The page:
The 2010 Audi A5/Cabriolet is outfitted rather lavishly, as a luxury convertible ought to be-and optional audio and entertainment features make it one of the most advanced two-doors rolling down the Interstate.
Standard convenience features on the A5/Cabriolet include three-zone automatic climate control; an intelligent key system; and a 10-speaker sound system with MP3 player inputs. Among the A5's options are a fantastic 14-speaker Bang & Olufsen audio system and a navigation system with voice control. There's an available panoramic sunroof for Coupe models; the Cabriolet offers up head-level heating built into the seat for driving top-down on cooler days, "a la Mercedes-Benz's Airscarf system," Car and Driver says; it also details the "leather upholstery treated to reduce solar heating and prevent the searing of one's buns on a hot summer day."
As Automobile points out, "While competitors (we're looking at you, 3-series) have moved to heavy retractable hardtops, Audi's stuck with a traditional cloth top." The top itself is triple-lined and power-operated, and it cycles up or down in 15 seconds at speeds of up to 30 mph-so there's no excuse for leaving it up, even at stoplights. "Trendy buyers may scoff at Audi's decision not to cap the cabs with a rigid roof," Car and Driver observes, "but Audi makes a strong case, citing the soft top's speedy operation (top-down/top-up times are just 15 and 17 seconds, respectively), thick acoustic padding, and low weight"-not to mention "the whole matter of the expense, complication and weight of a metal hardtop," Edmunds chimes in. They applaud the top's operation, the "four different exterior colors and three different headliner colors" offered, and the fact that it "steals only 2.1 cubic feet away from the A5 cabriolet's 13.4 cubic feet of cargo capacity when it's retracted into the trunk."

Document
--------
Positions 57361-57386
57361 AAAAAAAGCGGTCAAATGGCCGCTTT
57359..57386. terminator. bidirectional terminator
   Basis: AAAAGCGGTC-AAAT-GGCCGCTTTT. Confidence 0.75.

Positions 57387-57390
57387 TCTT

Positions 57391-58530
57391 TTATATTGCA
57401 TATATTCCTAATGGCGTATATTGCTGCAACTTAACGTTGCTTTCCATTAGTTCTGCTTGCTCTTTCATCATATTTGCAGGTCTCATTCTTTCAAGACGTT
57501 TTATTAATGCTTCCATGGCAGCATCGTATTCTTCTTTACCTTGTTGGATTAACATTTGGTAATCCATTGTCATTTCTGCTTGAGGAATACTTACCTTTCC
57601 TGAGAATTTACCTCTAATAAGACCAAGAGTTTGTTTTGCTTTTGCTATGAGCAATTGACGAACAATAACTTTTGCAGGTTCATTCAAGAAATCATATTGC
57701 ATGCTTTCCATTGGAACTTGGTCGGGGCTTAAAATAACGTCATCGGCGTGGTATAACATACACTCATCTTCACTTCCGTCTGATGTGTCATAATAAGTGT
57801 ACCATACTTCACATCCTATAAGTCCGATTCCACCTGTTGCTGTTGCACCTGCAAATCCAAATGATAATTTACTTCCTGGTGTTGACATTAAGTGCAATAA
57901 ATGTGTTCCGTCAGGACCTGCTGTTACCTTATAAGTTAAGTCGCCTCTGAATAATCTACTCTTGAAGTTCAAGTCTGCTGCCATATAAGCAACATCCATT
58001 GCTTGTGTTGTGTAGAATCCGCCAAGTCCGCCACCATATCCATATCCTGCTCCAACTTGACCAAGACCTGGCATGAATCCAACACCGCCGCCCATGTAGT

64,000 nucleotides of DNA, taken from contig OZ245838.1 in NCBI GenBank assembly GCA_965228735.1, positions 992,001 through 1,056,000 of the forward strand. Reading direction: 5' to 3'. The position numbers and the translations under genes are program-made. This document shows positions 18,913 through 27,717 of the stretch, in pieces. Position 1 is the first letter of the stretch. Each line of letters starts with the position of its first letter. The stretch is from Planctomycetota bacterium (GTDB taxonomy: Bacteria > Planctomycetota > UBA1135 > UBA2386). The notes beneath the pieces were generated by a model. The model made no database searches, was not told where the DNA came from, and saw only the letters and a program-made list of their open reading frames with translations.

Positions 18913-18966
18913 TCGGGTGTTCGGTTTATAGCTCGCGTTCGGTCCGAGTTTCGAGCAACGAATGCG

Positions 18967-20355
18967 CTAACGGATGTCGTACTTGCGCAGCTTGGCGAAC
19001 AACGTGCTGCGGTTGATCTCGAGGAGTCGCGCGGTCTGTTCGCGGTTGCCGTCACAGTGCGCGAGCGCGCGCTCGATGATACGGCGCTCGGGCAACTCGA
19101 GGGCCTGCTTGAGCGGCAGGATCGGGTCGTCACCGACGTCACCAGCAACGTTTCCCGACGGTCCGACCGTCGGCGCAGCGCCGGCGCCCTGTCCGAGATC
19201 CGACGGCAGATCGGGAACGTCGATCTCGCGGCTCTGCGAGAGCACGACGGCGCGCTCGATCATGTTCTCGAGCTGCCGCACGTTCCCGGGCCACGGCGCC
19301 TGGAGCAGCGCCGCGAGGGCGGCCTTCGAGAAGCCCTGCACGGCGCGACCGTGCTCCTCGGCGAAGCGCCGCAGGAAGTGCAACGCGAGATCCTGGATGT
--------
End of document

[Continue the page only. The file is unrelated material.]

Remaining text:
Audi's Multi-Media Interface (MMI) has been updated for the new model year and controls navigation and Sirius Satellite Radio with more understandable logic and fewer spins of the console-mounted click-wheel controller. "Unlike its German rivals," Edmunds says, "Audi's controller is mostly intuitive and easy to use once you clear the still-steep learning curve." Cars.com finds that MMI remains a hurdle for new owners: "Thanks to more than a dozen shortcut buttons surrounding the knob, it's easier to use than BMW's similar iDrive, but uninitiated drivers may find it confusing."